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Thread: How to put up polish lavvu poncho tent

  1. #1

    How to put up polish lavvu poncho tent

    I've got a used lavvu off ebay without instructions or pole (going to use a hiking stick).
    Just trying to put it up for the first time & I'm unsure on how the peak is held together, I'm just ending up with a skylight haha

  2. #2
    Tribesman Thumbcrusher's Avatar
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    If there are no women around and a man says something, is he still wrong?

  3. #3
    Trapper
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    The top of one of the halves (hood part) sits nicely within the other when you button them together
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  4. #4
    Thanks guys. Still a bit confused about pitching & is it inside out or not lol but today I'm have a day of tent cleaning (just got back from willowman festival!) so had a good go at it. Must say it's a fantastic tent! Just enough space to lay out in, warm & Nice & dark, blocking out most of the light

  5. #5
    Ent FishyFolk's Avatar
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    Now that this is cleared up, I jsut want to confuse you folks a little.

    These tents are not Lavvus. If you ever try to suggest that to people who actually live in Lavvus they will probably laugh themselves silly. At worse they will feel insulted, as it is a symbol of Sami culture.
    The sdame goes for the commercial product sold as lavvus, with only one pole in the center to hold them up. These are called lavvus for marketing purposes, but have no basis in Sami culture at all.The only thing these have in common with a real lavvu is the overall shape.But to call it a Lavvu based on the sahpe is really like taking an orange, and calling it an apple because both are round.

    A lavvu is a tent where the sheets have been stretched over a frame, just like a tipi. The difference between a tipi and a lavvu is only how the poles are placed really.

    "There are several historical references that describe the lavvu structure (also called a kota, or a variation on this name) used by the Sami. These structures have the following in common:[1][2][3][4][5]

    1) The lavvu is supported by three or more evenly spaced forked or notched poles that form a tripod.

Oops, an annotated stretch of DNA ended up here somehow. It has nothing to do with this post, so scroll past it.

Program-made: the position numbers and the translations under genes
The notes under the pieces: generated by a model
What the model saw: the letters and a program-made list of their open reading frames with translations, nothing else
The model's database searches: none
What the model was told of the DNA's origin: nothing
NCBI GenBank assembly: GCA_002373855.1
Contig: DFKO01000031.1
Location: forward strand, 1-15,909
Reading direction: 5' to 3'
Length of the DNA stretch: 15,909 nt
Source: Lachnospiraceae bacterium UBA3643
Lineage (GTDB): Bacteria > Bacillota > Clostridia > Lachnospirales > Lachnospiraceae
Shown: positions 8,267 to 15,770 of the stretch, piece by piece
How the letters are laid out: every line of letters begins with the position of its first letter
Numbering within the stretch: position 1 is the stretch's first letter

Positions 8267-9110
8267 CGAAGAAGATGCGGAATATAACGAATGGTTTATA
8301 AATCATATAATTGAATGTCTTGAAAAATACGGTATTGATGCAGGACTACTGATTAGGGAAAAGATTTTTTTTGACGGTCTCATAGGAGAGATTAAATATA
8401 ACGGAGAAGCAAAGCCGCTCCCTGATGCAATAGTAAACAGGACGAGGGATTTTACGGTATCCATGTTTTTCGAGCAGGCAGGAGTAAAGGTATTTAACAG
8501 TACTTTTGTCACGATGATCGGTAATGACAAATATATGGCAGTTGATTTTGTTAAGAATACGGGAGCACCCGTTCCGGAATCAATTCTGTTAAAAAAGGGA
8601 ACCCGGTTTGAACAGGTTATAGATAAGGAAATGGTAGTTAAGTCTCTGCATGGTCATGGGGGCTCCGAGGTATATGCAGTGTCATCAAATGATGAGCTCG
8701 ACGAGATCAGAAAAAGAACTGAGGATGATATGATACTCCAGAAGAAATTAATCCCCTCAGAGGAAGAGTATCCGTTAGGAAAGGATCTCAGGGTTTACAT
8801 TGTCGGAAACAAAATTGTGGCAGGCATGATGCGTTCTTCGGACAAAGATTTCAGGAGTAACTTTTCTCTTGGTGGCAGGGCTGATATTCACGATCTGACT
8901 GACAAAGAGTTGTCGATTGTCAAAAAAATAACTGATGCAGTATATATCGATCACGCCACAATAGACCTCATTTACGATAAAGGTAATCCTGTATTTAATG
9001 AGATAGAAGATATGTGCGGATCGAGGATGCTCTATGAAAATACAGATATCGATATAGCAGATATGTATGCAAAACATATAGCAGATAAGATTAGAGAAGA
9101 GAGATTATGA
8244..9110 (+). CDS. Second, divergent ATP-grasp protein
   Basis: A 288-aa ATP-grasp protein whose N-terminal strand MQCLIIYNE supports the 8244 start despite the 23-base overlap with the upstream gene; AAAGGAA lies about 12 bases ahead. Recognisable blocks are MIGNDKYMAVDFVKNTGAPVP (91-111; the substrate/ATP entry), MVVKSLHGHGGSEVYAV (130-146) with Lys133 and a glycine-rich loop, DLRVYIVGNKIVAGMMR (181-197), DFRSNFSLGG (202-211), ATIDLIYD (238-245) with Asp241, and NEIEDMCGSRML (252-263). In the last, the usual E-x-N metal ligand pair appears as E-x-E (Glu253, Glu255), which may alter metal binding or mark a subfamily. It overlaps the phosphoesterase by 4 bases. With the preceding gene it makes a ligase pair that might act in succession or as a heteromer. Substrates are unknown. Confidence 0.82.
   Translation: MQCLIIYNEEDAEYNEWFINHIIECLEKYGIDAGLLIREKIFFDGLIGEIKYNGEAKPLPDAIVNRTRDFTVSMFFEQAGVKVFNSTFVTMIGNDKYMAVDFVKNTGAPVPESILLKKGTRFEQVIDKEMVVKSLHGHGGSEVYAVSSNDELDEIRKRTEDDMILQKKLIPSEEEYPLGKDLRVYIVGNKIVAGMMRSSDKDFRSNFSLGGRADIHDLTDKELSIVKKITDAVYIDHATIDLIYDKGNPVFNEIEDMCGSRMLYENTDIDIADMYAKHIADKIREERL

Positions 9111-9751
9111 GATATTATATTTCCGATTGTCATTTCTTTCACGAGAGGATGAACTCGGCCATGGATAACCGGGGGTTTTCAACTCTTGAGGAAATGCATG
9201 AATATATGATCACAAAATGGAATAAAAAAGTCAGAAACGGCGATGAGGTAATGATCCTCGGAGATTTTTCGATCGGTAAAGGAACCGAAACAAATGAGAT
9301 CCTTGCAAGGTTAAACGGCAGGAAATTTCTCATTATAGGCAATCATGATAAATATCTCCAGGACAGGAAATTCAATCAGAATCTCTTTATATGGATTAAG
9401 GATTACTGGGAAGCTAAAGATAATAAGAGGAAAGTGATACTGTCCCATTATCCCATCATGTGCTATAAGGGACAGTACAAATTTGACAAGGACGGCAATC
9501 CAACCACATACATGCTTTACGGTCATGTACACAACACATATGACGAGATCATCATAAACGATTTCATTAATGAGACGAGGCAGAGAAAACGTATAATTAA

2) There are upwards of ten or more unsecured straight poles that are laid up against the tripod and which give form to the structure.

    3) The lavvu does not need any stakes, guy-wire or ropes to provide shape or stability to the structure.

    4) The shape and volume of the lavvu is determined by the size and quantity of the poles that are used for the structure.

    5) There is no center pole needed to support this structure.

    No historical record has come to light that describes the Sami using a single-pole structure claimed to be a lavvu, or any other Scandinavian variant name for the structure. The definition and description of this structure has been fairly consistent since the 17th century and possibly many centuries earlier.

    The goahti, also used by the Sami, has a different pole configuration. While trees suitable to make lavvu poles are quite easy to find and often left at the site for later use, the four curved poles of the goahti have to be carried. " (Wikipedia)
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  6. #6
    Ranger OakAshandThorn's Avatar
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    Leave it to Rune to confuzzle us even more lol
    But seriously, good to know all that...thanks .
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  7. #7
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    I knew this already! I don't feel quite as daft as I usually do! I spent a couple of evenings reading about the Sami and the proper lavvu's. I do love mine though..whatever it is :P
    On a planet that increasingly resembles one huge Maximum Security prison, the only intelligent choice is to plan a jail break.

    Robert Anton Wilson

  8. #8
    Ent FishyFolk's Avatar
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    Quote Originally Posted by Silkhi View Post
    I knew this already! I don't feel quite as daft as I usually do! I spent a couple of evenings reading about the Sami and the proper lavvu's. I do love mine though..whatever it is :P
    In the Norwegian army we called them button tents...we had the same thing, only the sheets where diamond shaped...each soldier carried one sheet, a tent pole, three pegs and 5 meters of guy line. And we buttoned them together to make one big tent. We heated them with the Optimus 111 stove.

    Here is one that will sleep 7, and it's made from 7 sheets.

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    Last edited by FishyFolk; 25-06-2015 at 05:50 AM.
    Victory awaits the one, that has everything in order - luck we call it
    Defeat is an absolute consequense for the one that have neglected to do the necessary preparations - bad luck we call it
    (Roald Amundsen)

    Bumbling Bushcraft on Youtube
    Nordisk Bushcraft - The Nordic bushcraft blog and forum

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